Oman’s budget swings to $840mn gap in October on sinking revenue

By bne IntelliNews December 15, 2015

Plummeting oil income pushed Oman’s state budget into a OMR323mn ($840mn) deficit in October, swinging from an OMR54mn surplus the year before, amid high base effects, the statistics office reported.

Total revenue shank 33% y/y to OMR691mn whereas spending grew 3% y/y to OMR1.014bn in October.

Oman is set to record fiscal and current account deficits over the next four years, compared with surpluses in the previous four years on lower income and higher spending. Oman is selling sovereign bonds to bridge the expected budget gap.

Net oil proceeds dropped 48% y/y to OMR435mn in October, equalling to 63% of total state revenue.

Current spending jumped 25% y/y to OMR590mn in October, accounting for 58% of the total. Capital spending also climbed 22% y/y to OMR295mn amid government efforts to spur economic growth and the non-hydrocarbons sector.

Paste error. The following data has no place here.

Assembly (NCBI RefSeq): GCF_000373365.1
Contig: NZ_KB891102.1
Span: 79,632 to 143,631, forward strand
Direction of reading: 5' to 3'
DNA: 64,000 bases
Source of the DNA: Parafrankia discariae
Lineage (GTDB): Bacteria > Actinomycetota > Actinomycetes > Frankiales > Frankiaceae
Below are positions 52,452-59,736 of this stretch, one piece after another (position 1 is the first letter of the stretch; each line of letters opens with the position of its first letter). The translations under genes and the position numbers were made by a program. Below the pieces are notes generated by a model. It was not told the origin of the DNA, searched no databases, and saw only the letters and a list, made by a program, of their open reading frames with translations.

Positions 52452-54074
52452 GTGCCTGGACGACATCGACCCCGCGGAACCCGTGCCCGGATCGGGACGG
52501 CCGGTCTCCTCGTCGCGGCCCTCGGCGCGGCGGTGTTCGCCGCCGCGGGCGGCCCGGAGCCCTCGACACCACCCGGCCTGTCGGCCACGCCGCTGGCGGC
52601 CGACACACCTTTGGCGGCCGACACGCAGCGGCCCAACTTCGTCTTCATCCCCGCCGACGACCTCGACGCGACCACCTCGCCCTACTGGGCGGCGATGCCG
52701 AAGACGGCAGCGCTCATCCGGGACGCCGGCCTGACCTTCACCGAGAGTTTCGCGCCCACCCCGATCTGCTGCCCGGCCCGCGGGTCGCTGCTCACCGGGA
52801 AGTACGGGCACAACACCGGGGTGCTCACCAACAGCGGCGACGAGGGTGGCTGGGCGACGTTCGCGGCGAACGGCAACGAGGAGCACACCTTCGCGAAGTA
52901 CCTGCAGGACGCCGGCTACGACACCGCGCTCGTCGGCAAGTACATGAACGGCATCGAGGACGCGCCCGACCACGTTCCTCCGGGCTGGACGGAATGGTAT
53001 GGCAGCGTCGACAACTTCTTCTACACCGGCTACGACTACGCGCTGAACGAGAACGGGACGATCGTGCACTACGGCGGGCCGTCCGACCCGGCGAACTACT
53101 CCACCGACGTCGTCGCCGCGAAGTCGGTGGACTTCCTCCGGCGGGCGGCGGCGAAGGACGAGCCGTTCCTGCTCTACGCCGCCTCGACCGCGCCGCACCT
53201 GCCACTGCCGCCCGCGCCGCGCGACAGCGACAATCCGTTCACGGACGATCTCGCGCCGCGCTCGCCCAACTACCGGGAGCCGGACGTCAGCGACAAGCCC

Actual expenditures under settlement halved y/y to OMR50mn in October.

NOTE: Oman’s finance ministry is using the terminology “Actual expenditures under settlement” which sum is deducted from the total, or gross, budget surplus.

Related Articles

Ankara and Tehran join wave of anger directed at Trump’s recognition of Jerusalem as Israel’s capital

US President Donald Trump's December 6 announcement that his administration has decided to unilaterally recognise Jerusalem as Israel's capital was described as “against international law” by ... more

Islamic State is finished declares Iran's President Rouhani

Iranian President Hassan Rouhani on November 21 declared the end of the so-called Islamic State militant and terrorist group following decisive battles in Iraq and Syria. Stating that he wished to ... more

Turkey the loser as Baghdad rewards Iran with control of Kurdish oil exports

Iran is taking control of oil exports from Iraqi Kurdistan's giant Kirkuk field with Baghdad authorising the move as a reward for the Iranians' help in quelling the Kurds' late September push for ... more

Dismiss